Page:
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Towards a functional identification of catalytically inactive [Fe]-hydrogenase paralogs

MPS-Authors

Fujishiro,  Takashi
Max-Planck-Institute for Terrestrial Microbiology, Max Planck Society;

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Ermler,  Ulrich
Department of Molecular Membrane Biology, Max Planck Institute of Biophysics, Max Planck Society;

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Shima,  Seigo
Max-Planck-Institute for Terrestrial Microbiology, Max Planck Society;
PRESTO, Japan Science and Technology Agency (JST), Saitama, Japan;

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Citation

Fujishiro, T., Ataka, K., Ermler, U., & Shima, S. (2015). Towards a functional identification of catalytically inactive [Fe]-hydrogenase paralogs. FEBS Journal, 282(17), 3412-3423. doi:10.1111/febs.13351.


Cite as: http://hdl.handle.net/11858/00-001M-0000-002A-4121-B
Abstract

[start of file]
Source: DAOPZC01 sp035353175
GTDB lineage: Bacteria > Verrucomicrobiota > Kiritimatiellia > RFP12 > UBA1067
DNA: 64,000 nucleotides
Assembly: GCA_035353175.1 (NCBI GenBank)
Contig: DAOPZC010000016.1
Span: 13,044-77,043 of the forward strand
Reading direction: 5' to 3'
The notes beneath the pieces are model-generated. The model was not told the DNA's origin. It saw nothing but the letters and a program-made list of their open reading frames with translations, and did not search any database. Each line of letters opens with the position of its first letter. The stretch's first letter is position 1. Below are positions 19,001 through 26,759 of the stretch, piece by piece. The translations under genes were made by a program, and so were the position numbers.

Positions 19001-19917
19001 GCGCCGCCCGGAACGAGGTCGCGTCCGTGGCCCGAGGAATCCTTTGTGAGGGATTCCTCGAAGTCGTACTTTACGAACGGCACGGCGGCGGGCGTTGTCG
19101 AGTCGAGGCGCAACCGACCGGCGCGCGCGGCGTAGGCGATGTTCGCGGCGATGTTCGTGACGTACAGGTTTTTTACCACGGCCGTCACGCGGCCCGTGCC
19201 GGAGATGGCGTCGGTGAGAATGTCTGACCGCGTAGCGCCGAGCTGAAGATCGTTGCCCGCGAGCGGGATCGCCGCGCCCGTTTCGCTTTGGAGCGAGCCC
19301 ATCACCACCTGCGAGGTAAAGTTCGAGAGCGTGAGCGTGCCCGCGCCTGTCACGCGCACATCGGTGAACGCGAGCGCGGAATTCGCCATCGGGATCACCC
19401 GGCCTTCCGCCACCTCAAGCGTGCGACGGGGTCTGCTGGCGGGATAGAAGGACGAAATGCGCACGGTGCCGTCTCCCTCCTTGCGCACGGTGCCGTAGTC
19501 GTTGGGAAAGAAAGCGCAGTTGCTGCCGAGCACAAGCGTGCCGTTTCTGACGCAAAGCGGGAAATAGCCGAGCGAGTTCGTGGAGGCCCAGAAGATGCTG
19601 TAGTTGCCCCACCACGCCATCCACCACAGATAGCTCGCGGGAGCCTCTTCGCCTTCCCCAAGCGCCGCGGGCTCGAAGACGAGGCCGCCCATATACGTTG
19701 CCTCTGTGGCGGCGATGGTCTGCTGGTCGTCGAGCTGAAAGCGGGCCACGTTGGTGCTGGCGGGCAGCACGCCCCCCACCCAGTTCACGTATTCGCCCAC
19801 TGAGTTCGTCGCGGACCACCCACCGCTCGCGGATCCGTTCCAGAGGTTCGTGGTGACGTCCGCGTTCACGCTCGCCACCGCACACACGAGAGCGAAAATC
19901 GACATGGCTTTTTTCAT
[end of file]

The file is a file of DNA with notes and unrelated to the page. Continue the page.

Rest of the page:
[Fe]-hydrogenase (Hmd), an enzyme of the methanogenic energy metabolism, harbors an iron-guanylylpyridinol (FeGP) cofactor used for H2 cleavage. The generated hydride is transferred to methenyl-tetrahydromethanopterin (methenyl-H4MPT+). Most hydrogenotrophic methanogens contain the hmd-related genes hmdII and hmdIII. Their function is still elusive. We were able to reconstitute the HmdII holoenzyme of Methanocaldococcus jannaschii with recombinantly produced apoenzyme and the FeGP cofactor, which is a prerequisite for in vitro functional analysis. Infrared spectroscopic and X-ray structural data clearly indicated binding of the FeGP cofactor. Methylene-H4MPT binding was detectable in the significantly altered infrared spectra of the HmdII holoenzyme and in the HmdII apoenzyme–methylene-H4MPT complex structure. The related binding mode of the FeGP cofactor and methenyl-H4MPT+ compared with Hmd and their multiple contacts to the polypeptide highly suggest a biological role in HmdII. However, holo-HmdII did not catalyze the Hmd reaction, not even in a single turnover process, as demonstrated by kinetic measurements. The found inactivity can be rationalized by an increased contact area between the C- and N-terminal folding units in HmdII compared with in Hmd, which impairs the catalytically necessary open-to-close transition, and by an exchange of a crucial histidine to a tyrosine. Mainly based on the presented data, a function of HmdII as Hmd isoenzyme, H2 sensor, FeGP-cofactor storage protein and scaffold protein for FeGP-cofactor biosynthesis could be excluded. Inspired by the recently found binding of HmdII to aminoacyl-tRNA synthetases and tRNA, we tentatively consider HmdII as a regulatory protein for protein synthesis that senses the intracellular methylene-H4MPT concentration.